For some time popular systematic theology has been dominated by an approach that presents our knowledge of God in terms of facts and propositions. In these propositional systems, statements are made about God which can be evaluated for truth value. Knowing the right propositions and being able to demonstrate their truth is sometimes considered to be the core of theological knowledge. "Systematic theology" is often taken to mean "abstracted theology" or "propositional theology".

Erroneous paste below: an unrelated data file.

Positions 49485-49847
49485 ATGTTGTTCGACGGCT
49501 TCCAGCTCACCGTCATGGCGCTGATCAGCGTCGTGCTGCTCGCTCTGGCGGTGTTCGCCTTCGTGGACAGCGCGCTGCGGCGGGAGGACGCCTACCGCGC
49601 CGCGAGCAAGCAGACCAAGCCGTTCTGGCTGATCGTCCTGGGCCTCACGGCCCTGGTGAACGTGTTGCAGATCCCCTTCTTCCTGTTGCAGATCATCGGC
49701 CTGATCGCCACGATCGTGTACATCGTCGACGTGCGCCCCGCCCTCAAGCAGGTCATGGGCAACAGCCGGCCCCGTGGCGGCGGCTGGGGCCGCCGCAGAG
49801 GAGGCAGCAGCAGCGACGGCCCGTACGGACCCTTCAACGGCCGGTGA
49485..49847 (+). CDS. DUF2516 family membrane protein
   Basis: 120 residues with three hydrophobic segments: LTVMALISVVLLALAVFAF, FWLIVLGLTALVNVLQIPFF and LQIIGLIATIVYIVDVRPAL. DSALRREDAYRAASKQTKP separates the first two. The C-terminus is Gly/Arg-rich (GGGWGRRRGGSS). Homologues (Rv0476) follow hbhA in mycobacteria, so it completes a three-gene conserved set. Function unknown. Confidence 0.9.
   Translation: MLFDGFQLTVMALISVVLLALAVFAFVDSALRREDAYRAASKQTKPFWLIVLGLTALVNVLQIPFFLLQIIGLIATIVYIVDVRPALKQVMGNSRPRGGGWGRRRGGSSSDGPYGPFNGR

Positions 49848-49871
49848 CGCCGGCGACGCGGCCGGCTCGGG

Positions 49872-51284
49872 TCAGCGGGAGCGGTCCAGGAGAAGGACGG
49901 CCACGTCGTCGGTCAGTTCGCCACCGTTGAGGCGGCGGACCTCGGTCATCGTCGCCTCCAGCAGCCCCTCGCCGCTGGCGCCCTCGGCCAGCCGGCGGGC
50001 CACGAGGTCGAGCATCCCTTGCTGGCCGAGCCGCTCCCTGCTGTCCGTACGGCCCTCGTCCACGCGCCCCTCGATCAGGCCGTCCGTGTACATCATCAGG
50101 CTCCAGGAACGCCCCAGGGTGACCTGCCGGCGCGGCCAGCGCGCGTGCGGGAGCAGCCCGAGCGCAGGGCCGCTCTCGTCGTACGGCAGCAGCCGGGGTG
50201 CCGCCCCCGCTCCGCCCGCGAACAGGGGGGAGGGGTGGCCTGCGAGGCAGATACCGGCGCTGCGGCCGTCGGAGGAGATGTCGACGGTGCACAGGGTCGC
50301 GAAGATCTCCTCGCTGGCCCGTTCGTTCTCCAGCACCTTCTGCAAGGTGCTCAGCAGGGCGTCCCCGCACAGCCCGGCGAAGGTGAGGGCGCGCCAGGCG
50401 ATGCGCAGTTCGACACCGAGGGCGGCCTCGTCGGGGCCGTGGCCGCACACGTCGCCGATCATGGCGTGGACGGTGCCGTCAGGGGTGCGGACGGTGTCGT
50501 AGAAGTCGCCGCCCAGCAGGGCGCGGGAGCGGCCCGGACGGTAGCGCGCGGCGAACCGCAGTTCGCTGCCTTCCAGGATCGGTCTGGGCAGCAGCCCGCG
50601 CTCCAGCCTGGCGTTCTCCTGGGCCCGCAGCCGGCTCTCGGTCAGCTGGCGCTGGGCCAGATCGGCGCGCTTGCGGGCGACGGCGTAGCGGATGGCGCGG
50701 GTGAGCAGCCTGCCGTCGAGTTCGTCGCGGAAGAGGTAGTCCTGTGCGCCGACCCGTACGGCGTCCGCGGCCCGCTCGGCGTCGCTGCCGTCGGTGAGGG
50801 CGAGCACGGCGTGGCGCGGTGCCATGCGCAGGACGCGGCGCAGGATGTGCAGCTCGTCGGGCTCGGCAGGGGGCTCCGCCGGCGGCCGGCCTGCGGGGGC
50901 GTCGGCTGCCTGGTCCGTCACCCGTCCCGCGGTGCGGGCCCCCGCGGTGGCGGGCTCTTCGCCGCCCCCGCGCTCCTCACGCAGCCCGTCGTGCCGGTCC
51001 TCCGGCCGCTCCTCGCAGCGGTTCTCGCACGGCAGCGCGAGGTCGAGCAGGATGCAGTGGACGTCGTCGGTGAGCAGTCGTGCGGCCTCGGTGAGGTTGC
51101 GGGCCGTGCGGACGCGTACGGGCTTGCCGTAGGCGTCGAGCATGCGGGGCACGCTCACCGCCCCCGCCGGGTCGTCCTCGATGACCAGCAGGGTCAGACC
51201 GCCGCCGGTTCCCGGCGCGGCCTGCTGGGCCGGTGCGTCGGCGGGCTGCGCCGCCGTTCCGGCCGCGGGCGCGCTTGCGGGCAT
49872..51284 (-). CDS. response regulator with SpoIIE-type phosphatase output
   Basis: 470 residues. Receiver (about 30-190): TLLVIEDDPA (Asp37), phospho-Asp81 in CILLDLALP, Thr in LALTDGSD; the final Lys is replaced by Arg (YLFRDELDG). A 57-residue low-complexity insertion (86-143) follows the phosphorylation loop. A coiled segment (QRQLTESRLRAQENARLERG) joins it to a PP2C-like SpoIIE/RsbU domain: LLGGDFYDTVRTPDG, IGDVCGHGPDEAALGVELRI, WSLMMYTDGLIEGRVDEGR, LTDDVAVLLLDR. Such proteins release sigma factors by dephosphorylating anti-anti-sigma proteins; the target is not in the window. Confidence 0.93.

The most basic problem with this approach is that God is a person, not merely a concept. God's divine personhood goes so far beyond our human personhood that we have trouble understanding it; but still God is not simply a mindless force but a person with mind and will, with love and desire. Given that God is not a mere concept, knowing God must extend beyond knowing the truth value of propositions. Limiting ourselves to propositions -- even propositions about God's personhood -- is an affront to the reality of that personhood. Would any of us imagine that someone could make a set of propositions about us as a person which could substitute for meeting and knowing us? But we have often made this mistake with God, and then theology becomes a means by which we keep God at a safe distance rather than coming to know him. God will not be a mere object of study. Given that God is a person, knowing God must include interacting with him as a person and knowing him as a person. God did not present himself to us as a set of propositions to be studied. He presented himself to us in Christ, the divine word coming to us not as a proposition but as a human person, Jesus Christ. These are the terms on which God would have us know him; beginning our systematic theology anywhere else but Christ is an affront to God's self-revelation.